Lower taxes and increased spending have pushed the deficit higher. The Congressional Budget Office’s latest projections forecast an average annual deficit of $1.2 trillion over the next 10 years, which is quite astonishing for an economy that is not in recession.

Prediction 9
U.S. and global politics spark more market volatility as the cold wars within the U.S. and with China persist.


Overall market volatility has been rising this year. Although trade issues have dominated the headlines, other issues such as U.S./Iran tensions and growing political and social discord within the U.S. have also caused concerns. Judging how these issues might influence economies and financial markets is complicated, but they are unlikely to be positive.

Prediction 10
A double-digit number of Democrats run for president while President Trump is challenged within his own party.

Before some marginal candidates started dropping out, well over 20 Democrats announced runs for the presidency. And at this point, Mark Sanford, Joe Walsh and Bill Weld have announced for the GOP. Add in the escalating drama of an impeachment inquiry, and politics certainly can’t be said to be boring.

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1 Evercore ISI

2 Bureau of Labor Statistics
3 Bloomberg, FactSet and Morningstar Direct

The views and opinions expressed are for informational and educational purposes only as of the date of production/writing and may change without notice at any time based on numerous factors, such as market or other conditions, legal and regulatory developments, additional risks and uncertainties and may not come to pass. This material may contain “forward-looking” information that is not purely historical in nature.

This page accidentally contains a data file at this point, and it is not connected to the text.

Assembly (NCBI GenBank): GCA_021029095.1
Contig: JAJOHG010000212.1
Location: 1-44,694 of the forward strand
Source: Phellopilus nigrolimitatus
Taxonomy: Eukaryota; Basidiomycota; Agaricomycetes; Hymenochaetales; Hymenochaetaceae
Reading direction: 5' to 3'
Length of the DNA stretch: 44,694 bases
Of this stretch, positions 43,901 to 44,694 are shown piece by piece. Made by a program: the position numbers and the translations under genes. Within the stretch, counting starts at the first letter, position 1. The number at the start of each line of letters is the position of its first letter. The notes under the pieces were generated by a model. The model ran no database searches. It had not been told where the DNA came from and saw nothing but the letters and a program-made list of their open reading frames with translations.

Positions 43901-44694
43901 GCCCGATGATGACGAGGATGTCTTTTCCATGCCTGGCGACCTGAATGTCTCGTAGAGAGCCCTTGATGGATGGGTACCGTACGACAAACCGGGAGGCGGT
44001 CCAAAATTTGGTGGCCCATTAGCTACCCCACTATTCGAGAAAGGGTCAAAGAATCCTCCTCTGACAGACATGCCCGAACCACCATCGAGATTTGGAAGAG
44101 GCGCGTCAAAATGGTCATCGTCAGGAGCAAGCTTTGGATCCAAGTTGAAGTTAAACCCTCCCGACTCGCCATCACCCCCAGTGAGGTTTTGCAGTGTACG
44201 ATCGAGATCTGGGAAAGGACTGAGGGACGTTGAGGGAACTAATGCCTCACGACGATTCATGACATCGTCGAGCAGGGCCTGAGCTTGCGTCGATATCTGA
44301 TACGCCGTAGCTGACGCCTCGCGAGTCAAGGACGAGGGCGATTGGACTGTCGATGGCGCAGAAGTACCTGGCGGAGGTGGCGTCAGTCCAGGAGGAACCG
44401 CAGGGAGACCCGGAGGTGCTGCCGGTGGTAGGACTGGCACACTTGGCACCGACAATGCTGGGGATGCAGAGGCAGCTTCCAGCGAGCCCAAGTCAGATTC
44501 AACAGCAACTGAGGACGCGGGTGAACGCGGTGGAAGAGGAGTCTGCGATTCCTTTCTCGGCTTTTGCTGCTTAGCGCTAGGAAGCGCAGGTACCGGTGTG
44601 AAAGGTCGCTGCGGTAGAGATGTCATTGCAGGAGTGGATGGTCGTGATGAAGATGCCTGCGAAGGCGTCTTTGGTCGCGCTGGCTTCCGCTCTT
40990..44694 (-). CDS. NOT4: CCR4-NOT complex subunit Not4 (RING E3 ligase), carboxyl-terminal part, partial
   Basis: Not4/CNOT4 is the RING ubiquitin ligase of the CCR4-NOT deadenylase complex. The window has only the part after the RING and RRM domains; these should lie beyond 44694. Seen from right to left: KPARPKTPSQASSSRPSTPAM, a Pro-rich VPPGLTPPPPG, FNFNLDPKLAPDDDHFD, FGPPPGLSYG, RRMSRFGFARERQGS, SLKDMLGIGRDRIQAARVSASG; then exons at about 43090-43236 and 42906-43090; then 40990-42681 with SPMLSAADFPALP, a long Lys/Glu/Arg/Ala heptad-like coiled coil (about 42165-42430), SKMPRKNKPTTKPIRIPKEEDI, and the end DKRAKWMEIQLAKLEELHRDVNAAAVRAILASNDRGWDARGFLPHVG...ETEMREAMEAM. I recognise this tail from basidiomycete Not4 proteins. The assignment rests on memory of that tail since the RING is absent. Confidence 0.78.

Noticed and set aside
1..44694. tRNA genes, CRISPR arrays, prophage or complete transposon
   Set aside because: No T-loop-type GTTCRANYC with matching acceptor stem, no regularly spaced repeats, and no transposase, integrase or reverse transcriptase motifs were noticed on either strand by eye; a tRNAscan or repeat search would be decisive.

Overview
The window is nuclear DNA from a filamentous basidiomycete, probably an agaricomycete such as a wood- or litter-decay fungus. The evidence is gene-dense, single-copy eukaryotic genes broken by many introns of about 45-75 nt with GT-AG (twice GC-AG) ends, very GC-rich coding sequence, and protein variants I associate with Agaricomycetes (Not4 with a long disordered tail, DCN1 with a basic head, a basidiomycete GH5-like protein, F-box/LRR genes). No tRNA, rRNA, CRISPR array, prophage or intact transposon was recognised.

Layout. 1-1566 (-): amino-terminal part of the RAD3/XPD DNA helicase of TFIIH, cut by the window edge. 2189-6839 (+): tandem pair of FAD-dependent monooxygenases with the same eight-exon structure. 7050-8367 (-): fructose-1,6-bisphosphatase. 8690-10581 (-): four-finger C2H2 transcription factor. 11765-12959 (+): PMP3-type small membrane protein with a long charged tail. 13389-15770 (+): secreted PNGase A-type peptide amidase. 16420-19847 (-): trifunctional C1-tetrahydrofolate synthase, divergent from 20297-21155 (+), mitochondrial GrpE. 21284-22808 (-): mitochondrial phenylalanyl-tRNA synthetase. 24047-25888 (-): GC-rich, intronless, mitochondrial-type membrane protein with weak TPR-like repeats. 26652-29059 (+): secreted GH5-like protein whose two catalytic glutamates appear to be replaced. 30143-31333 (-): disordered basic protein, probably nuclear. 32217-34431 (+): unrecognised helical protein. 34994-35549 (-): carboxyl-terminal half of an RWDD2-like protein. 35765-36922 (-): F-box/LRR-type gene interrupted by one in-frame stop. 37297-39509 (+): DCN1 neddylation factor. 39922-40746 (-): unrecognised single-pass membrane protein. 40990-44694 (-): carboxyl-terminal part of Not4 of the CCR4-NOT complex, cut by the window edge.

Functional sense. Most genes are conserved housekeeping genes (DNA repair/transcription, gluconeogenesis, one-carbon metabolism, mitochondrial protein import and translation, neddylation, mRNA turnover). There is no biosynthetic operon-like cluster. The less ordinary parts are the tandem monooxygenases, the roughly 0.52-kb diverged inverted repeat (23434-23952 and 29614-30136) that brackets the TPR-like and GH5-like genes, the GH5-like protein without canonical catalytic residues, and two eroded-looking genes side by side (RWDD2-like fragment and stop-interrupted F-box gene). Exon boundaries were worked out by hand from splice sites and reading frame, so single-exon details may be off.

Such information may include, among other things, projections, forecasts, estimates of market returns, and proposed or expected portfolio composition. Any changes to assumptions that may have been made in preparing this material could have a material impact on the information presented herein by way of example. Past performance is no guarantee of future results. Investing involves risk; principal loss is possible.

All information has been obtained from sources believed to be reliable, but its accuracy is not guaranteed. There is no representation or warranty as to the current accuracy, reliability or completeness of, nor liability for, decisions based on such information and it should not be relied on as such.

The S&P 500® Index is a capitalization-weighted index of 500 stocks designed to measure the performance of the broad domestic economy. The Dow Jones Industrial Average is a price-weighted average of 30 significant stocks traded on the New York Stock Exchange and the Nasdaq. The Nasdaq Composite is a stock market index of the common stocks and similar securities listed on the NASDAQ stock market. The Russell 2000® Index measures the performance of approximately 2,000 small cap companies in the Russell 3000 Index, which is made up of 3,000 of the biggest U.S. stocks. Euro Stoxx 50 is an index of 50 of the largest and most liquid stocks of companies in the eurozone. FTSE 100 Index is a capitalization-weighted index of the 100 most highly capitalized companies traded on the London Stock Exchange. Deutsche Borse AG German Stock Index (DAX Index) is a total return index of 30 selected German blue chip stocks traded on the Frankfurt Stock Exchange. Nikkei 225 Index is a price-weighted average of 225 top-rated Japanese companies listed in the First Section of the Tokyo Stock Exchange. Hong Kong Hang Seng Index is a free-float capitalization-weighted index of a selection of companies from the Stock Exchange of Hong Kong. Shanghai Stock Exchange Composite is a capitalization-weighted index that tracks the daily price performance of all A-shares and B-shares listed on the Shanghai Stock Exchange. The MSCI World Index ex-U.S. is a free float-adjusted market capitalization-weighted index that is designed to measure the equity market performance of developed markets minus the United States. The MSCI Emerging Markets Index is a free float-adjusted market capitalization index that is designed to measure equity market performance of emerging markets. Bloomberg Barclays U.S. Aggregate Bond Index covers the U.S. investment grade fixed rate bond market. The BofA Merrill Lynch 3-Month U.S. Treasury Bill Index is an unmanaged market index of U.S. Treasury securities maturing in 90 days that assumes reinvestment of all income. The Russell 1000® Value Index measures the performance of those Russell 1000 companies with lower price-to-book ratios and lower forecasted growth values. The Russell 1000® Growth Index measures the performance of those Russell 1000 companies with higher price-to-book ratios and higher forecasted growth values.